However, by concentrating on often single economic, environmental and social policies, appealing to and through the very structures that have overseen or acquiesced in the development of the present crisis, they stand little chance of achieving much. An holistic approach is needed, yet only a minority of the protest movements are demanding anything approximating comprehensive reform. Almost invariably, protest groups see the staffing of existing political structures with new faces and parties as the way forward.
We, in South Africa, saw a good example of this at Polokwane in 2007. And the thousands of “unrest incidents” reported by the police over recent years also provide good examples of the fragmented nature of the demands and the reliance on what is still widely thought of as a democratic political dispensation. It is not. Placing a cross on a ballot paper every five years in order to hand over political control to a party bureaucracy is democratic only in that voters willingly forgo the potential power they, collectively, have. A constituency system is marginally better, but unless the authority is vested, on an ongoing basis, with the majority of citizens, what we have, at best, is a partial democracy.
The interests of politicians, many of who move seamlessly from political office to the boardrooms of big business, lie not with the voters, but with party bureaucracies. And these bureaucracies rely for much of their funding on the financial elites whose fundamental interests are diametrically opposed to those of the majority of the population. They who pay the piper tend always to call the tune.
So, in order to have the best chance of achieving egalitarian goals such as those set out in the South African Bill of Rights, democracy should be realised to its fullest extent; rule by the people, the definition of the term given to the world by Athenian Greece, should be implemented.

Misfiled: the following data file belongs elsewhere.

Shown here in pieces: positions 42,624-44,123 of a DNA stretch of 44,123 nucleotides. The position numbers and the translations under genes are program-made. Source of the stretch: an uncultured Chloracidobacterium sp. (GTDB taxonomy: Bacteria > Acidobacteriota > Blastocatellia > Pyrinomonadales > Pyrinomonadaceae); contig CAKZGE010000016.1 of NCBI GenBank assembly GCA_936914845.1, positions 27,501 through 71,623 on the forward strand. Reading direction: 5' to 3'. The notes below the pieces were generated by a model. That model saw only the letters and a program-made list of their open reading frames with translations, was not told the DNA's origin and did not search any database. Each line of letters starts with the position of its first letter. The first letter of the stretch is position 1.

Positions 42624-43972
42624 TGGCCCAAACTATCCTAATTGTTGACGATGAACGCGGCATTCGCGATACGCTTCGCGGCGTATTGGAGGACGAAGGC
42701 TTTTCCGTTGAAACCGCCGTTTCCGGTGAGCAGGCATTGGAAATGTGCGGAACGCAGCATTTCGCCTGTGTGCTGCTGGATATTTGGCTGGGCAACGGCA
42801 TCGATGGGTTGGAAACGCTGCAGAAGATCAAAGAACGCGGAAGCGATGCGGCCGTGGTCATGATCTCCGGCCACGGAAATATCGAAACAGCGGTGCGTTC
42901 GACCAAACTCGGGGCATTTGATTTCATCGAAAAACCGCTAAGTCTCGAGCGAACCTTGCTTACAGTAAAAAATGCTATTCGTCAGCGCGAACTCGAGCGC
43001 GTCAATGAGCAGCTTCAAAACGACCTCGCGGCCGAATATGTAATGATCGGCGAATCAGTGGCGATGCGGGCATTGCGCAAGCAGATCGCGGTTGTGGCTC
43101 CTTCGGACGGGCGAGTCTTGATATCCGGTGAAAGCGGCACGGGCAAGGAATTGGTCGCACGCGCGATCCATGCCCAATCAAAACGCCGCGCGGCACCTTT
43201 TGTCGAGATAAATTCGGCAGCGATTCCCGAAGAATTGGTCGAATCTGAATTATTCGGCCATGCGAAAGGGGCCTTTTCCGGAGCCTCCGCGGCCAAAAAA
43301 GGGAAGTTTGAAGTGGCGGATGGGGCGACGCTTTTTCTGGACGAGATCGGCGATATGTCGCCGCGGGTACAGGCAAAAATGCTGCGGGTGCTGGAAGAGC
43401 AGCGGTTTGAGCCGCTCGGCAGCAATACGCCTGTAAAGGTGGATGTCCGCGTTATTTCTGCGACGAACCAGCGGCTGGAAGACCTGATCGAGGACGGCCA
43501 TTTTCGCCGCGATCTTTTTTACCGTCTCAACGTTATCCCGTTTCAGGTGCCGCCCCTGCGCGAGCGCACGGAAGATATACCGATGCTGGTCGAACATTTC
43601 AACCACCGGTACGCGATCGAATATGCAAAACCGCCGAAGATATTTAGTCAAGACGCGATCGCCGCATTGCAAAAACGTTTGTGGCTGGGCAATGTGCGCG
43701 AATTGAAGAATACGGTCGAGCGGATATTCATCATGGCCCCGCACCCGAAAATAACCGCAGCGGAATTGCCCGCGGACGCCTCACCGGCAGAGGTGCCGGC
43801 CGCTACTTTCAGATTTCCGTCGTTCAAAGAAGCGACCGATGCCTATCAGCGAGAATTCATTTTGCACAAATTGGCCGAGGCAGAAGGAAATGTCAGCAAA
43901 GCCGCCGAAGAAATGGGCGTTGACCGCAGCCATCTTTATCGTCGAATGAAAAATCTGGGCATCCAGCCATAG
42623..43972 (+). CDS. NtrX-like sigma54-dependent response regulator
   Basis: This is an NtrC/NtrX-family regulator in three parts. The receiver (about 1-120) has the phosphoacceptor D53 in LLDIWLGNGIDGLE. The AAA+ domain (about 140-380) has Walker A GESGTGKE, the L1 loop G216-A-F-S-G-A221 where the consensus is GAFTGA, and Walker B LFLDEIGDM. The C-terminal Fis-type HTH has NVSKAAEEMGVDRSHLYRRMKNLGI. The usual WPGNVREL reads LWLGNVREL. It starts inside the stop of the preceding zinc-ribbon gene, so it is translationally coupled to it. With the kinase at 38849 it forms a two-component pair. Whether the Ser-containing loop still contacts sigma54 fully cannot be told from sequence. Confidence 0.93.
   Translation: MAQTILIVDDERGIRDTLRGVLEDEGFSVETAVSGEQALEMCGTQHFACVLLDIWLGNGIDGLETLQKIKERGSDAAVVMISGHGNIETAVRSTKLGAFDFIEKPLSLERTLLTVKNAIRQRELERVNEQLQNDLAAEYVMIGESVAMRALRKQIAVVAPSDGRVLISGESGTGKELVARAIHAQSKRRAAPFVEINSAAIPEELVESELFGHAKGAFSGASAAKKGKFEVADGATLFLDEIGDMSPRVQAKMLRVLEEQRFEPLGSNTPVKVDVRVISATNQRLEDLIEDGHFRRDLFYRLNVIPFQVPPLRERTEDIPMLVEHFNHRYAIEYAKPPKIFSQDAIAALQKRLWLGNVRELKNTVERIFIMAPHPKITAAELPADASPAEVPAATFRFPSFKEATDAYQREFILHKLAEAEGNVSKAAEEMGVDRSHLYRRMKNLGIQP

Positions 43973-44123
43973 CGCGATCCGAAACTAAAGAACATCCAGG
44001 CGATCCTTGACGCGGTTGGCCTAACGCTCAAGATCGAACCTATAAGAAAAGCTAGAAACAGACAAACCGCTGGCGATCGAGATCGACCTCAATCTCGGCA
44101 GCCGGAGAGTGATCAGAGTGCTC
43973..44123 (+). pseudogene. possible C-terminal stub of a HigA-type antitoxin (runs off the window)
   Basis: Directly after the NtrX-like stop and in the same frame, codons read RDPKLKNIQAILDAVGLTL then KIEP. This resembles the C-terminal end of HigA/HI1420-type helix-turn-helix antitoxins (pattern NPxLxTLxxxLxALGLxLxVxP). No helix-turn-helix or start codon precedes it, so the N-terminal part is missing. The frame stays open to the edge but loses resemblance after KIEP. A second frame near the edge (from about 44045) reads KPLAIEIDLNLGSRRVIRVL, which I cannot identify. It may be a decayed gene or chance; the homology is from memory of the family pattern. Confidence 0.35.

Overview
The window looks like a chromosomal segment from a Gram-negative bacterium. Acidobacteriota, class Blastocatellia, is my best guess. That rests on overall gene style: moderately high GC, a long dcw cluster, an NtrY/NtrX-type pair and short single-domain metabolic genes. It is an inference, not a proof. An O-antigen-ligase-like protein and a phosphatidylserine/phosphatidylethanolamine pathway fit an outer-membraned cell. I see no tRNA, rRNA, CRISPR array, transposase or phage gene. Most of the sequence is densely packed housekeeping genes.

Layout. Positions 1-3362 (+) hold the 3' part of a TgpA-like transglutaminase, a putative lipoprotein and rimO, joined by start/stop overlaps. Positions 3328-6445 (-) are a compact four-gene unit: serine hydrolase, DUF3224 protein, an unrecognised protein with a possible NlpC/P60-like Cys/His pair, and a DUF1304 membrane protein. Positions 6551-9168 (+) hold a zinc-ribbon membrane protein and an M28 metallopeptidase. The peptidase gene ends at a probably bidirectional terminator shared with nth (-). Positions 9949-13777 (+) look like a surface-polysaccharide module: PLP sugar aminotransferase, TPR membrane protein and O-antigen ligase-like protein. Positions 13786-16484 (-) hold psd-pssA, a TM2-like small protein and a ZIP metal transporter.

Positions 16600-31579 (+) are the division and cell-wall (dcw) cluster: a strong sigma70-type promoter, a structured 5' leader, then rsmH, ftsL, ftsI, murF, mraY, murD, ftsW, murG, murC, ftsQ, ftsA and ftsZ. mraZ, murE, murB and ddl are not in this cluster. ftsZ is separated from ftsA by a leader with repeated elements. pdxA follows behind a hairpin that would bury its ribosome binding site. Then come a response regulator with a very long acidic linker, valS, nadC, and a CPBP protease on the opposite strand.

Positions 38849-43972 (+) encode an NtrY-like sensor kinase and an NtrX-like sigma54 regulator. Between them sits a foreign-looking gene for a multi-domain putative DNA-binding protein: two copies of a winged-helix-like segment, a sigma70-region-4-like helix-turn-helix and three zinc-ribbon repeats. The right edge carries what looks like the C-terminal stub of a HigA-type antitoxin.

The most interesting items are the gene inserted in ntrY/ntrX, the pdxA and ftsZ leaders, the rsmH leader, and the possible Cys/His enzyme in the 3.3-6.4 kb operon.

The questions are: is this possible and, if so, how can it be achieved? Since systems of direct democracy have existed in the past, usually on a village level, in Africa and elsewhere, the possibility exists. Co-operative governance, without chiefs or hereditary rulers, has been practised in areas as diverse as the Eastern Cape and Iceland. Regular assemblies, in many cases admittedly only of men, would be called to discuss and decide on policies and actions to be taken by the community and for the community. Where necessary, representatives, wholly accountable to, and recallable by, the community would be elected to carry out specific functions.
Communication is the essence here and it is readily pointed out that millions can hardly be gathered together on a regular basis to discuss and make decisions; that the partial democracy we have, is the only answer. It is not. Courtesy of modern technology, it is feasible for every citizen to be kept informed, to discuss all issues and to decide on appropriate action. All this requires is organisation within an agreed framework of principles and goals, along with a programme of action aimed at achieving such goals. Such a framework and the broad goals are adequately provided for by the Bill of Rights.
Trade unions, religious, community and civic organisations already meet regularly to discuss, debate and decide on matters of parochial concern. A properly networked communications systems utilising internet and cellphone technology could mean they could be directly involved in – and make decisions about – all matters of concern to themselves as citizens. The principle that every individual should have the right to freedom of thought, deed and action provided that, in the exercise of such freedom, they do not impinge on the rights of anyone else, is already established in principle. Egalitarian goals regarding everything from food, shelter, water and health care to education are also outlined in the Bill of Rights.
We also have the material and human resources available to achieve these, but only if we are prepared to upend the existing system of minority control and if we are prepared to prioritise the rights of people rather than the pursuit of profit. It is possible. And it can be done through the existing system.
At the very least, at this time of global crisis, it is an idea that deserves the serious consideration of all who care about the future of humanity and of the planet.
l Terry Bell is a writer, editor and broadcaster specialising in political, economic and labour analysis.